In this week's edition, Billy Ball will press more, Summer A, Chris Leak honored again and more.
10 Musts for Redskins Return to Glory
2) Generate a pass rush. LaVar Arrington had a team-high 11 sacks last season while playing end in passing situations, but new defensive coordinator George Edwards will oblige his ace linebacker by greatly reducing his time with his hand down. If that cuts Arrington's sacks and end Bruce Smith doesn't approach the surprising nine sacks he recorded at age 39, that could spell big trouble since no other 2003 Redskin had more than 2-1/2 sacks in 2002.
3) Attack the weaknesses of opposing defenses. Hue Jackson has been given the offensive coordinator title, but this is coach Steve Spurrier's job. Spurrier combined naivete and hubris during his NFL coaching debut by knowing so little about the opposition and never seeming to care to learn. He went after top cornerbacks as if they were weak links and didn't try to expose ailing defenders. Spurrier has vowed to change this year. He must.
4) Improve the special teams. The Redskins, who used 10 kickers the past five years, were smart to sign John Hall away from the New York Jets. But they're still stuck with over-the-hill punter Bryan Barker and don't have a proven punt returner. And their coverage teams were also awful. Re-signing veterans Kevin Mitchell and Eddie Mason would help as would Spurrier devoting more than minimal practice time to this critical aspect of the game.
5) Establish the run. Washington dispensed with two-time NFC rushing champion Stephen Davis because Spurrier wants to throw, throw and throw again. However, unless Ramsey turns into Brett Favre overnight, the Redskins are going to have run effectively and often enough to keep defenses honest. Not even the Rams' "Greatest Show On Turf" would have much success throwing against seven or eight pass defenders.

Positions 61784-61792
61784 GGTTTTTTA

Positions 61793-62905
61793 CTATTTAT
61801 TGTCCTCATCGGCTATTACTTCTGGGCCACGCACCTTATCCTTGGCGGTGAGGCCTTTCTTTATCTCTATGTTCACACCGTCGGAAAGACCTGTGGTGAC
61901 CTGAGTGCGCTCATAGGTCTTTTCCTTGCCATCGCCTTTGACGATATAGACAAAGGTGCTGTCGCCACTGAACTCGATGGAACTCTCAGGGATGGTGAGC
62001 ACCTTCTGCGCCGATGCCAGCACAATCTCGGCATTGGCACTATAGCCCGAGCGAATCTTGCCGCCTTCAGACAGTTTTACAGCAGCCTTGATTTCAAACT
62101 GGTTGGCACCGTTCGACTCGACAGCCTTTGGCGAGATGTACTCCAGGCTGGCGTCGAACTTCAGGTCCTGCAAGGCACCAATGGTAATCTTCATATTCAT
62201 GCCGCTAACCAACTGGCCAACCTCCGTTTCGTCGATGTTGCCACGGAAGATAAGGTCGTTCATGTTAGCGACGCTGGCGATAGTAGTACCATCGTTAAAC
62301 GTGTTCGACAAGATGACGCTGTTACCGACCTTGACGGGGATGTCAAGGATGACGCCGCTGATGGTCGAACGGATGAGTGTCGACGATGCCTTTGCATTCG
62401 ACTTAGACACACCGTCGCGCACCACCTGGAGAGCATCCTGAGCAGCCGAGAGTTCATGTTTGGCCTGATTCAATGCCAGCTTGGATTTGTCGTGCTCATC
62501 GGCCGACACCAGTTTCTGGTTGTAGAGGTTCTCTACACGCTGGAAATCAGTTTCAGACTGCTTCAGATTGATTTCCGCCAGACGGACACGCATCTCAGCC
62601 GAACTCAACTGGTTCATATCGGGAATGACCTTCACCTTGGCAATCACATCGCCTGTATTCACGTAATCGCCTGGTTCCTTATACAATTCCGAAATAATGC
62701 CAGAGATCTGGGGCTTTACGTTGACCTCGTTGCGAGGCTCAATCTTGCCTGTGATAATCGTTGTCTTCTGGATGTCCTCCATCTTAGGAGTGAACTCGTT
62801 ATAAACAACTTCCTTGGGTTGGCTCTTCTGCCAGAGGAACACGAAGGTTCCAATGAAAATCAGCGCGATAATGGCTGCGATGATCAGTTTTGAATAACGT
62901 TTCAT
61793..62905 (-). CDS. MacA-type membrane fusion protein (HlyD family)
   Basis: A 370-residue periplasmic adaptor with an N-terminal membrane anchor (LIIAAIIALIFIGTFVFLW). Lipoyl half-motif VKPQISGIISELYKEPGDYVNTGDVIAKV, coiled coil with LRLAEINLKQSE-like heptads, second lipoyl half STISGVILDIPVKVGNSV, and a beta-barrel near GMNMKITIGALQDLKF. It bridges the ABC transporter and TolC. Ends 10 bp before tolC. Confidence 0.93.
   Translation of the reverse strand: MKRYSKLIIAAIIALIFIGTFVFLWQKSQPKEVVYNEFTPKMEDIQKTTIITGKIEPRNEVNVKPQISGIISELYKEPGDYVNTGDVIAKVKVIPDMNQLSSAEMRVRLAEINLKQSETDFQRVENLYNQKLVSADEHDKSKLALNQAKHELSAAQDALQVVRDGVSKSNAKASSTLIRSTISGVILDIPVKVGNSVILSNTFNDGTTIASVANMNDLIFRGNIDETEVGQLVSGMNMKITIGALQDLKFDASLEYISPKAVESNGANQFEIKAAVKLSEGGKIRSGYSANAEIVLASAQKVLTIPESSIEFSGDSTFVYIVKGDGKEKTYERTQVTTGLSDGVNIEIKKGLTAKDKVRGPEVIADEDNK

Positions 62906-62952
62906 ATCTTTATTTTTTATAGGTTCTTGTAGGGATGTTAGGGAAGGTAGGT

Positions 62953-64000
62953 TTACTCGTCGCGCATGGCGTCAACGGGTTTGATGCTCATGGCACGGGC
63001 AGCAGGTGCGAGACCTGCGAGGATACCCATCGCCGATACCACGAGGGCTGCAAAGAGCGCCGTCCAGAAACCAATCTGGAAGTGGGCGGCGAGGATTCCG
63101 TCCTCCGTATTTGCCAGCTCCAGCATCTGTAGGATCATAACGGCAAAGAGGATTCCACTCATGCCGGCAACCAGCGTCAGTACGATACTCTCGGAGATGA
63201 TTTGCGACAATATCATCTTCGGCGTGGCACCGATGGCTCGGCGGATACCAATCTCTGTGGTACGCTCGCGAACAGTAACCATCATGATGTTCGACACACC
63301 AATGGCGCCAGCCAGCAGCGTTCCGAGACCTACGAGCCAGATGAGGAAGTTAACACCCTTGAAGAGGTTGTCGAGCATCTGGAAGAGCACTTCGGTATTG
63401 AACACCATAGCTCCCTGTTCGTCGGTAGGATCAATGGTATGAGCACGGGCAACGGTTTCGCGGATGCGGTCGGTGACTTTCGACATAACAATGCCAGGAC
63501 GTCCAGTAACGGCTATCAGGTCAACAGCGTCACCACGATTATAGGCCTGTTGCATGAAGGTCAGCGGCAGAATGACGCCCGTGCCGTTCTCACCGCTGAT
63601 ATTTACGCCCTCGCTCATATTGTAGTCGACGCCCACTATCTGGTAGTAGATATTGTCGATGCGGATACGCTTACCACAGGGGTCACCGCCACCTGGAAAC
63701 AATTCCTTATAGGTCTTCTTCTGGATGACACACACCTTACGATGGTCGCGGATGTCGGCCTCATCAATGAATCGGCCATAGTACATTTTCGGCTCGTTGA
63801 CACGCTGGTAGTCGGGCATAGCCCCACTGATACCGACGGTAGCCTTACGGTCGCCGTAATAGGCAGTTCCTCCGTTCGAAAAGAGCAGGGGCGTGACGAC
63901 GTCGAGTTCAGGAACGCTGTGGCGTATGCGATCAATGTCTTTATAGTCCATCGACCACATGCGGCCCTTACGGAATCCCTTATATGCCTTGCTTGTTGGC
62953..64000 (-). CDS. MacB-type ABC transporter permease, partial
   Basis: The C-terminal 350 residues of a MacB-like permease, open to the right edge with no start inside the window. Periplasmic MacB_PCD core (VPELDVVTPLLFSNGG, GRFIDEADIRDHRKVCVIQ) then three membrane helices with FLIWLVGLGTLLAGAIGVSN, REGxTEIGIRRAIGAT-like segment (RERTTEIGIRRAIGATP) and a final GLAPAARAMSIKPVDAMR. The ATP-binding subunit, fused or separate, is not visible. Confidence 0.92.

6) Let LaVar be LaVar. Last year's defensive coordinator, Marvin Lewis, had been so successful in Baltimore that he forced his system onto his personnel in Washington. After plenty of early complaining, the Redskins adjusted. However, Arrington was never that happy. Edwards has said that he's basically going to let the most gifted member of the front seven roam the field. That makes No. 56 smile and when No. 56 smiles, everybody smiles.
7) Keep Champ happy. Champ Bailey was frustrated when relieved of his punt return duties last year and shocked when Spurrier said he could play receiver in 2003 only if he gave up playing cornerback. With all the bonus money the Redskins dished out this winter, the franchise tag seems the only way to keep impending free agent Bailey in 2004, but he'll chafe at that. Management must get creative to avoid a showdown with the lockdown corner.
8) Smoot must bounce back. In the wake of Bailey's situation, fellow corner Fred Smoot is even more critical. However Smoot is coming off a season that was a comedown from his solid rookie debut. If Smoot played as well as he talks, he would be All-Pro. He needs to show that he's a No. 1-type corner in case Bailey's mind is elsewhere this year.
9) Win on the road. The Redskins were over .500 at home (5-3) last year for just the fourth time in the decade since Gibbs' departure. However, Washington was just 2-6 on the road. Playoff teams don't fare so miserably under adverse circumstances. It's no coincidence that the last Redskins team with a winning road record was the 1991 Super Bowl champions.
10) Stay healthy. The Redskins had bumps and bruises like every team last year, but arguably their 10 most important players -- Davis, Ramsey, Arrington, Bailey, Smoot, offensive tackles Chris Samuels and Jon Jansen, receiver Rod Gardner, defensive tackle Daryl Gardener and linebacker Jeremiah Trotter combined to miss just 10 games. Substitute new wideout Laveranues Coles for Davis and Upshaw for Gardener and hope for the same good luck. Of this crew, only Trotter has ever been seriously hurt. How long can that last?
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